|Bobs in front, Bibs in back|
Using a mixture of adventure based learning and drama, we placed our learners in a type of social experiment. For the session there were two distinct groups. The Bibs (named for their additional clothing) were a smaller group who controlled the area under the playground and the "money" (flat cones). The more populous group of Bobs resided in middle court where they controlled the all-important resource - water.
|First trade contact|
"We had so much water, we didn't know what to do with it" - Cruz
"I traded a whole bucket of water and got nothing!" - Matthias
Unfortunately for the Bobs, all good things come to an end. A sudden drought meant the taps went off and the trading arrangements literally dried up. Drought eventually led to destruction, and the Bobs found themselves detained in a small fraction of the space they had before. Bobs had a chance to buy passage to a safer land - Bibland - but there was no guarantee that they or their whānau would successfully make this treacherous journey over and around the playground. Bobs that were unable to negotiate passage were left with no place and no rights.
|Bob detainment camp|
"When we were detained I knew we had to get out quickly" - Chris
"They had more money AND water than us, but they still didn't let us in!" - Raffy
"If we were real refugees, would they have been so mean to us?" - Greta
|The dangerous journey to.... freedom?|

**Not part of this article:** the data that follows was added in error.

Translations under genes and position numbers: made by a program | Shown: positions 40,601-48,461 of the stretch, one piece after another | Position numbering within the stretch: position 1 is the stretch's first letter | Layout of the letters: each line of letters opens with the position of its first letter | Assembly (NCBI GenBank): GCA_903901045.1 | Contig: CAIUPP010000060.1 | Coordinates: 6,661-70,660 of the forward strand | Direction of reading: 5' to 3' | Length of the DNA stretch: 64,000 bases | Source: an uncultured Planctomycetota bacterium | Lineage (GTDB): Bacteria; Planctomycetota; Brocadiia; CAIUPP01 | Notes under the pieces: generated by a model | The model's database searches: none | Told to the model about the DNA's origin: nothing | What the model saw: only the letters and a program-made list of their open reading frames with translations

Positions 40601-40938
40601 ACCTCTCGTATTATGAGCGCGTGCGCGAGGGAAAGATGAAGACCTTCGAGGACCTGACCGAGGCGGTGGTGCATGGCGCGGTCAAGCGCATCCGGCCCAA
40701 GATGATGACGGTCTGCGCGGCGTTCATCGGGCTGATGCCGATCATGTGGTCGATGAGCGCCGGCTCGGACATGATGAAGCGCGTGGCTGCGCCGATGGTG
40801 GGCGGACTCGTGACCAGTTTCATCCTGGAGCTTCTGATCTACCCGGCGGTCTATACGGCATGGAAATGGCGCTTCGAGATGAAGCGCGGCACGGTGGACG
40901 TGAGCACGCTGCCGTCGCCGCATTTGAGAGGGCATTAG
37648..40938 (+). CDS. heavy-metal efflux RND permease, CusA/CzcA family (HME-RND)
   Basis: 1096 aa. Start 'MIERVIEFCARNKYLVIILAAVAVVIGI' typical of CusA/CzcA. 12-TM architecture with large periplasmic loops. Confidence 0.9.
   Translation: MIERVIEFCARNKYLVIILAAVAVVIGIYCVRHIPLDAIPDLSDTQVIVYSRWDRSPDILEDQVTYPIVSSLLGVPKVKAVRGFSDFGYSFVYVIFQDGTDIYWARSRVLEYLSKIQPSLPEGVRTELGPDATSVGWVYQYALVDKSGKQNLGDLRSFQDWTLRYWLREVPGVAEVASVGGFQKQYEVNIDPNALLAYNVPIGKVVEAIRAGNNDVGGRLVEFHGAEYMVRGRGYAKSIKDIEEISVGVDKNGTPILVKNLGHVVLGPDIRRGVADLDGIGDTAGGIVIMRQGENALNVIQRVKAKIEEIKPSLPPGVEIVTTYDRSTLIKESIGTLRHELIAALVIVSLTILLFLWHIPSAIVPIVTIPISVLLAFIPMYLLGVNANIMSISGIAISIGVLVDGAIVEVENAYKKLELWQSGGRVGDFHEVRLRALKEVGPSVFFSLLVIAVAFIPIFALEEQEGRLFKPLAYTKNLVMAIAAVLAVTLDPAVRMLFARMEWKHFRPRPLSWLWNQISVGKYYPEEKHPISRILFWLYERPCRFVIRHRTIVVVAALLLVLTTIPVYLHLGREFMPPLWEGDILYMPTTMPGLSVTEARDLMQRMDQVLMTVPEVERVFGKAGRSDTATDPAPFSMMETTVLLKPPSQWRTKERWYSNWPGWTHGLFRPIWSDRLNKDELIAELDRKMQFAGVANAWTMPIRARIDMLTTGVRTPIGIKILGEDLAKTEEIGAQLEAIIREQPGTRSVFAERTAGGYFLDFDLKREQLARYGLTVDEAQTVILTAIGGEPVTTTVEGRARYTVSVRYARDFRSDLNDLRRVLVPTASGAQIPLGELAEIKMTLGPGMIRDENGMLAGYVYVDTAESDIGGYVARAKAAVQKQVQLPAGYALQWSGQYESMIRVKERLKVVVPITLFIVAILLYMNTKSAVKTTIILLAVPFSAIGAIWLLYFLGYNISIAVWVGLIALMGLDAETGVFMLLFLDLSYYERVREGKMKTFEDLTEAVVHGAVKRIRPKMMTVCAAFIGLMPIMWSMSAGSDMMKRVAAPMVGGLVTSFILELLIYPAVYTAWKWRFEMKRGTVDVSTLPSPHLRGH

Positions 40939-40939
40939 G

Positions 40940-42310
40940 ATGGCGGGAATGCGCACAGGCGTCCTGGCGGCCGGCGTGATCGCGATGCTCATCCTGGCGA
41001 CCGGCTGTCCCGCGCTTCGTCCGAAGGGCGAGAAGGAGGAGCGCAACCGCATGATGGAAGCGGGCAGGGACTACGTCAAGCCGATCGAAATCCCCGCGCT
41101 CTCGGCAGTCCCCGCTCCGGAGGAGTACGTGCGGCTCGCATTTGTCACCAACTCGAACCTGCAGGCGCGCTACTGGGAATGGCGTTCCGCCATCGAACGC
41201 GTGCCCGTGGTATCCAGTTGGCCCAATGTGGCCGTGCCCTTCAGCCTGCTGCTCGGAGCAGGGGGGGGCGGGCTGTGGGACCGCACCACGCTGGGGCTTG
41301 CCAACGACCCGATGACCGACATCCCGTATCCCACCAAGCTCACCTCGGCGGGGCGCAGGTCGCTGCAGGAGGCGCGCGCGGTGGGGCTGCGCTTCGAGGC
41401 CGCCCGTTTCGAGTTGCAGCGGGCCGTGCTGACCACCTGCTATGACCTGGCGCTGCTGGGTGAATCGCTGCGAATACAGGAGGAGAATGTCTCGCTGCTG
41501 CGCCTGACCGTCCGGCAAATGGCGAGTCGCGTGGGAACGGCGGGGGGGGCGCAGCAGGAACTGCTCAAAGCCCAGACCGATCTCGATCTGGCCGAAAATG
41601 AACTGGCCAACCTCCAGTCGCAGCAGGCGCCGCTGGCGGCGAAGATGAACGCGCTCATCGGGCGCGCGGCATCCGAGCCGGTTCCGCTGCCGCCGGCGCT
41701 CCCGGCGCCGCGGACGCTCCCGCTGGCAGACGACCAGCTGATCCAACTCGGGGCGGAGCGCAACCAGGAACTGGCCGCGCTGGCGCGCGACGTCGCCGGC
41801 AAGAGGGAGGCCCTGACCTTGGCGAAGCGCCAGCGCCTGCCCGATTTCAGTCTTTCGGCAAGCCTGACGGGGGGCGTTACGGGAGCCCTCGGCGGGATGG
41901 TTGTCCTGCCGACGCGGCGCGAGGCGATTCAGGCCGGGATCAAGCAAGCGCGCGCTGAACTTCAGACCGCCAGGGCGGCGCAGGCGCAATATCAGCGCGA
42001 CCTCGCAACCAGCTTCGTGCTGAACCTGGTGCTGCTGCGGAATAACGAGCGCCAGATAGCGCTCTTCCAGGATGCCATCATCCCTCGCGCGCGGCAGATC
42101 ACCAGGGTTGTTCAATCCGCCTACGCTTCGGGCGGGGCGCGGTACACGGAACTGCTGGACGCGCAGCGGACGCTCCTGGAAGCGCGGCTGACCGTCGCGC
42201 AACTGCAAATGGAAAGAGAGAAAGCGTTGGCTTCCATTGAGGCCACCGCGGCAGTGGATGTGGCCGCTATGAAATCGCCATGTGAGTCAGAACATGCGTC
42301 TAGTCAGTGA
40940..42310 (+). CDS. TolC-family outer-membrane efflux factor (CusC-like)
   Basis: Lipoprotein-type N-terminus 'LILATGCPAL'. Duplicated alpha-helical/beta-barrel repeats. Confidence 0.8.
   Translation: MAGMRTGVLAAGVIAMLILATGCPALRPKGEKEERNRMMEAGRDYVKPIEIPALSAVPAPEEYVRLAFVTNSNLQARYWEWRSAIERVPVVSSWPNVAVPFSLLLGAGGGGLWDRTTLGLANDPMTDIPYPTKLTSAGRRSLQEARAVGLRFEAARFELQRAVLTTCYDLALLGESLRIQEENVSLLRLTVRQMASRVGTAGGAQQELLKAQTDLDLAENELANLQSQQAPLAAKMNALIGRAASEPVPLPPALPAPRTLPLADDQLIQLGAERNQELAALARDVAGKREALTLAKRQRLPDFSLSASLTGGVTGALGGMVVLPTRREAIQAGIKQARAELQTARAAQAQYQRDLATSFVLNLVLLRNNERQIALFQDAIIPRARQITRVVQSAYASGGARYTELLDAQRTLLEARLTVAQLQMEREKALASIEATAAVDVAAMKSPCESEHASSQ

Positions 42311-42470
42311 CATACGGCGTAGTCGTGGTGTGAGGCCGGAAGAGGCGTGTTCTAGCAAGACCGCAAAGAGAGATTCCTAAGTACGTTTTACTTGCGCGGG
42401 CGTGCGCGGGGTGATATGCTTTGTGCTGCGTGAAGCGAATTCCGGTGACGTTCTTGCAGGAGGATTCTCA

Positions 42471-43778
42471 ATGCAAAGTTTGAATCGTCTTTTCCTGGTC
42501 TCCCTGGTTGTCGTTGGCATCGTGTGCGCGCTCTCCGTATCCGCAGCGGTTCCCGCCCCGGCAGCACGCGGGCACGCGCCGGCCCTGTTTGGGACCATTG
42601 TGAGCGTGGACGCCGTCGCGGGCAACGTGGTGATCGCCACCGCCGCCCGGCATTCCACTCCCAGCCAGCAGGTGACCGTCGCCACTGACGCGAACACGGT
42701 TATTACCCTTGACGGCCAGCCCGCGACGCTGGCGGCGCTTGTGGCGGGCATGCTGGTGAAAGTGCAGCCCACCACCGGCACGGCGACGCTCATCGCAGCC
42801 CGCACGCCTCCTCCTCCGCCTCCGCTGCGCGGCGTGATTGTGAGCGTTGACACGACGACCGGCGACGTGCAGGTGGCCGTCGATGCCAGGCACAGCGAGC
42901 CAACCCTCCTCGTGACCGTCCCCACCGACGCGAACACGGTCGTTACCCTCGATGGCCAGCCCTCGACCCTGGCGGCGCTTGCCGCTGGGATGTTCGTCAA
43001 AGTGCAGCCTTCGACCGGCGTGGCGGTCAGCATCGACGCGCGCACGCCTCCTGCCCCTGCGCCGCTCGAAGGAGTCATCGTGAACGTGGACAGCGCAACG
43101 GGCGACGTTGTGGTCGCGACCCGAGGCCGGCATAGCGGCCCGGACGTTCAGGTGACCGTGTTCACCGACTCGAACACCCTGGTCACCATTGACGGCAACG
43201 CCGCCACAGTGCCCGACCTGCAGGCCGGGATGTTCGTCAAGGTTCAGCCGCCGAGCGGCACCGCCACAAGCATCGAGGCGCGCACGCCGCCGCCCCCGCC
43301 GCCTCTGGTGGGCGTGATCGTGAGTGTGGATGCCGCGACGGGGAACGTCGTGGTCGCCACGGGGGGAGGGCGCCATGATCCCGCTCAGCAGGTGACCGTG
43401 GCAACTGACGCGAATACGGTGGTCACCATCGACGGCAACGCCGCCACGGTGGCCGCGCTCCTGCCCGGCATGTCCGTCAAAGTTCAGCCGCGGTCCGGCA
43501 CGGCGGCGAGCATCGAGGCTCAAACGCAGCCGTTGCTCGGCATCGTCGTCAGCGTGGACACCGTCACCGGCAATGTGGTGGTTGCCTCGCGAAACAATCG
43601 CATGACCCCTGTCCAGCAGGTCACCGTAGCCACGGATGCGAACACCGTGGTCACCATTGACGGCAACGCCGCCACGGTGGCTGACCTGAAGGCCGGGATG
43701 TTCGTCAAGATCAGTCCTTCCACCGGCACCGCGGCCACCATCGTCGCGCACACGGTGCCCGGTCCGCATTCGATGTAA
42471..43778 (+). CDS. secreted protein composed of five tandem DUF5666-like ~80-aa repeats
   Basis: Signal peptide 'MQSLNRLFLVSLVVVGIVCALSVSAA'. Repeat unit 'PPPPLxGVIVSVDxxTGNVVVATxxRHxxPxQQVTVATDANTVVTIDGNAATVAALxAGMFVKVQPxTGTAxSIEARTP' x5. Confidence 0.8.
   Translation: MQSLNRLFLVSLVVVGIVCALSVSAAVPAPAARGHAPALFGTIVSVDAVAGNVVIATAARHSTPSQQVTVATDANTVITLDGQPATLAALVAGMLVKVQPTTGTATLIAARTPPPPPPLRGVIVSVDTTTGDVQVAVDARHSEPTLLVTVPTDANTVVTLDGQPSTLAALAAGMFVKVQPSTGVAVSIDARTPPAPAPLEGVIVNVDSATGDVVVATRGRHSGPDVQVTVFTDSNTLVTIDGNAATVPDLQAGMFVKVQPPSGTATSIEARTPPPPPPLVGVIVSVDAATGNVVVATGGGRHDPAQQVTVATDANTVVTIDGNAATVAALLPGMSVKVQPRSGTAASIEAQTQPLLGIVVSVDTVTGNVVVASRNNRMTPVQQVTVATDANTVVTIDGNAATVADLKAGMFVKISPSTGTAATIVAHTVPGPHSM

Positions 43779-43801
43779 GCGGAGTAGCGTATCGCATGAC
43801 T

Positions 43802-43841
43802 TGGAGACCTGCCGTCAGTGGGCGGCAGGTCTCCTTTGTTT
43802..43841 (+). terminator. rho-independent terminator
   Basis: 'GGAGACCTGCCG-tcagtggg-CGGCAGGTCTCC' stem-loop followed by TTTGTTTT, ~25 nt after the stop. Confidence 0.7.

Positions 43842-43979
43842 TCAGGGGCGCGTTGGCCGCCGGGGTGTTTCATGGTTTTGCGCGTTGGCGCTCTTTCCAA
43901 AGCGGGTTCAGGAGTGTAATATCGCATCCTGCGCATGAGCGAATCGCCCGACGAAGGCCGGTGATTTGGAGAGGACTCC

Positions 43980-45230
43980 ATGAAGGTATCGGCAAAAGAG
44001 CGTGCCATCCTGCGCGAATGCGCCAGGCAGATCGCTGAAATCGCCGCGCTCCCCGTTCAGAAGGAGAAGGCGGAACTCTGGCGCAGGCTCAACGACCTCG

"I felt awful when we didn't have enough money to take our whole family. We lost our identity. Next time I'd save some of the water" - Megan
"It was a fun game but I wish we could play again so I could play a less selfish character" - Gina
"What if that was real life? Now I know we should think carefully about how we treat refugees" - Pippa
"I was a Bib but when we weren't letting them in I felt bad because I realised this is what happens in real life" - Mae A
As this was happening, the Bibs were being faced with another dilemma altogether. How did they feel about Bobs coming to inhabit their special place? What role could Bobs fulfil in Bibland? Were there even enough resources to go around?
"Holding on to the rope was hard! I was confused about my job when I got to Bibland" - Taiga
In carrying out this social experiment game, we were able to start weaving together the threads of what we've looked at in inquiry so far this year - special places, places to dream, tūrangawaewae - with real-life situations faced by people around the world. What does it feel like to lose your place? How can we help those who have lost their place? What attitudes do we have towards sharing our places with outsiders?
What similarities can you see between our game and real-life?